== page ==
Here’s a note that came in last night from perennial sophomore Bubby Spamden, forever doing 10th grade work at Wendell Wilkie High School. This is the first-ever mass e-mail I’ve received from Bubby. He’s usually quite chatty and personal, but now he has morphed into an organizer. Or at least he’s trying.
Hey Person on My May Day E-mail List,
Today is a day of non-active Action! I’m calling on all you faceless individuals to stand united with me today as we Rise Up and Sit Down so that we may be counted as The People who Will Not Be Ignored.
I know they call it May Day, but I’m calling it May NOT Day. By that I mean that this is the day when you may NOT do the things you normally do, especially work things, school things and commercial things. It’s the only way to let the others who don’t pay attention to you know that you actually DO something, because as far as they’re concerned, you’re just a useless, sorry load!
It’s like when my mom suddenly stopped doing my laundry because she got tired of what she said was my “… sense of entitlement”. She thought I was taking her for granted and assuming she would just automatically wash my clothes without me ever having to do anything about it – not even taking the trouble to put my blue jeans down the laundry chute. But I really wasn’t taking her for granted at all, because if you’re going to take something for granted, first you have to notice that it’s happening! And I didn’t. I had no idea my clothes were getting washed. Really!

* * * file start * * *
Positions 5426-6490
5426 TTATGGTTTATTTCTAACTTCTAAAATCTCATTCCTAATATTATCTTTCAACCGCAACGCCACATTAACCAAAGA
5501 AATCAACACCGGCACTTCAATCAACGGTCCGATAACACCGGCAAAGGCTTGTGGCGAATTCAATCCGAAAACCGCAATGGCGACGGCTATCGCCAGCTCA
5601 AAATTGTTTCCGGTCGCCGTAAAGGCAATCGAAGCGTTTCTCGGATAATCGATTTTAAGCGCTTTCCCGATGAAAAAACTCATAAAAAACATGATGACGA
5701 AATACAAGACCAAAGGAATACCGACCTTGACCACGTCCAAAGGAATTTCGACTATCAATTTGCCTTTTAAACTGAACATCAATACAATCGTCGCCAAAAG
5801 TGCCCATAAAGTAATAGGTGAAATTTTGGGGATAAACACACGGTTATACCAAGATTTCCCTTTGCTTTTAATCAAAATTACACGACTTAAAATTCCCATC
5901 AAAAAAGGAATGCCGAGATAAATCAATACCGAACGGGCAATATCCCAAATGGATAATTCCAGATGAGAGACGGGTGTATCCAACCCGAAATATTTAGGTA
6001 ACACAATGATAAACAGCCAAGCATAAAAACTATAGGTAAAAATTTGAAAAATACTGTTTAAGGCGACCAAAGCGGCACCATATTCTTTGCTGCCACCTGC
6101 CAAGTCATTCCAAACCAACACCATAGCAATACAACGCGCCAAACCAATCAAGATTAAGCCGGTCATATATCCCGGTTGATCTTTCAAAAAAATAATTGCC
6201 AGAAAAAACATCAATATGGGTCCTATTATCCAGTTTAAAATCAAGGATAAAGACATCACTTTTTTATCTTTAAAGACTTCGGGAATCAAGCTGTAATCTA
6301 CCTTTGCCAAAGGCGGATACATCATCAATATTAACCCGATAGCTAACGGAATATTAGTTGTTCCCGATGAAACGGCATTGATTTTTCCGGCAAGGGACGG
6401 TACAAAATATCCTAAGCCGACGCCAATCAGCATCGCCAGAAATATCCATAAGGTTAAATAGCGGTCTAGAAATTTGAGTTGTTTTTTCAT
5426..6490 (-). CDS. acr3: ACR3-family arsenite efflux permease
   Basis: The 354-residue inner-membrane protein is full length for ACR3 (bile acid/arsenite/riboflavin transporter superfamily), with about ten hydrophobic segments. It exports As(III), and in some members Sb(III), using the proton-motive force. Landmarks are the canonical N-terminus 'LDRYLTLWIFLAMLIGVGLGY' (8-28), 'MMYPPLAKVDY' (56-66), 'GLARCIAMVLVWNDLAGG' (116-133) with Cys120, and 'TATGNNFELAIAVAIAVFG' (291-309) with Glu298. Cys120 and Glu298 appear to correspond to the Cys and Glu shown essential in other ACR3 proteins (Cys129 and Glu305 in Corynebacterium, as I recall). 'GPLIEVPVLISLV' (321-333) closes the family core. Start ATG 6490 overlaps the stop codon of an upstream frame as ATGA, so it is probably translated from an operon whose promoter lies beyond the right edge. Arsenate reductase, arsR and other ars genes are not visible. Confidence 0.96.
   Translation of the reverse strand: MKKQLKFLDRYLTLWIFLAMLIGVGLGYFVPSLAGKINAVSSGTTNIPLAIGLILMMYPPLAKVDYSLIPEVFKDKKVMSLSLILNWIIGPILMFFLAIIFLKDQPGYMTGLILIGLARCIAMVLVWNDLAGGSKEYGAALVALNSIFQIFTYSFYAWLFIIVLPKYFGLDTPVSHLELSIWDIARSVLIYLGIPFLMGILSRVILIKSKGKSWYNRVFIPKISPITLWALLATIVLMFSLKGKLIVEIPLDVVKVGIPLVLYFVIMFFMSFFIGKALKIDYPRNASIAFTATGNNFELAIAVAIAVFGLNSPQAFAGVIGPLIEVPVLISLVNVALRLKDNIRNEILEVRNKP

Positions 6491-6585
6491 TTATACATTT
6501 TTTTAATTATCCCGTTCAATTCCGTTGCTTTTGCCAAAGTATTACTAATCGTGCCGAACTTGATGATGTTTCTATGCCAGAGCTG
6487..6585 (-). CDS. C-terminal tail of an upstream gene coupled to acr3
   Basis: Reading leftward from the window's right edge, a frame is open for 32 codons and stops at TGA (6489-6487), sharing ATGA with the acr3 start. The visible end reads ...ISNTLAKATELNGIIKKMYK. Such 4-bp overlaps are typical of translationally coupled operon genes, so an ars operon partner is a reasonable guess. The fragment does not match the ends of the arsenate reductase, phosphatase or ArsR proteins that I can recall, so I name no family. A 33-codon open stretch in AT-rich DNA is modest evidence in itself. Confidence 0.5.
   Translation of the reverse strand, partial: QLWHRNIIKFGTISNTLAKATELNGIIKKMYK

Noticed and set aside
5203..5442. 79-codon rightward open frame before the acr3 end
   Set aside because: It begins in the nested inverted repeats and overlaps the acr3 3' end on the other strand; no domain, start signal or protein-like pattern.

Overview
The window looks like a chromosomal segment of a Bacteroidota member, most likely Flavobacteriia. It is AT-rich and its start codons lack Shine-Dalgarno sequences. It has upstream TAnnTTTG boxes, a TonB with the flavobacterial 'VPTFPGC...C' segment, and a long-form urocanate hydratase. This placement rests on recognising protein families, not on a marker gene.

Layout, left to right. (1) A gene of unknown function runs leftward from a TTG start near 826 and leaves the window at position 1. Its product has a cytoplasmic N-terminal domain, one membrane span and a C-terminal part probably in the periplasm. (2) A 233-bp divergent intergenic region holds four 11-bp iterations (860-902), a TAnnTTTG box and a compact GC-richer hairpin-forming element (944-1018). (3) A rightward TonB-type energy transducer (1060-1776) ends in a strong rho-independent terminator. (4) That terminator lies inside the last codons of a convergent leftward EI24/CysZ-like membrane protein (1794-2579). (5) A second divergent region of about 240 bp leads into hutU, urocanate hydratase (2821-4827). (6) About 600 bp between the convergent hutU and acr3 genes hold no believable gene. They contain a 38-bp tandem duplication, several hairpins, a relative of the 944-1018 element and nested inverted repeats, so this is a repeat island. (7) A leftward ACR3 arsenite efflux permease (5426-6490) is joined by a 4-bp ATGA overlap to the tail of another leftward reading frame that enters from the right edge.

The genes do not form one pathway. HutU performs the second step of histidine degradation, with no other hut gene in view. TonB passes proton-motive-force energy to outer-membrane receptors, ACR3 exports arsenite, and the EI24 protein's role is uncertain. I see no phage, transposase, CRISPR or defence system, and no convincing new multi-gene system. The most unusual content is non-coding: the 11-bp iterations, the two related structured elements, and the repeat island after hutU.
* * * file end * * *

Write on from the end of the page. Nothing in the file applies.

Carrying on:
But about a month after she started doing nothing clothes-wise (for me), I did start to notice. Or to be more exact, people at school started to notice. They already think I’m a little weird, but when my clothes started to go to class without me, I heard about it.
And that’s when I started to appreciate my mom a whole lot more – because she really does do a LOT of work and I can’t afford to hire somebody else to take her place. Even the people who will work for nothing want more than I have.
So that’s why we’re going on strike today! To get attention for the things that we do! And in my case, that means helping to put together this protest, which is more work than I’ve ever done in my LIFE. Whew! Organizing large groups of people to do nothing on purpose together is wearing me out! So make my job easier and chill, will you?
Thanks, faceless person. I really appreciate you giving me a break here.
Ever go on strike, or stop doing something so someone else would notice you?
How did it turn out?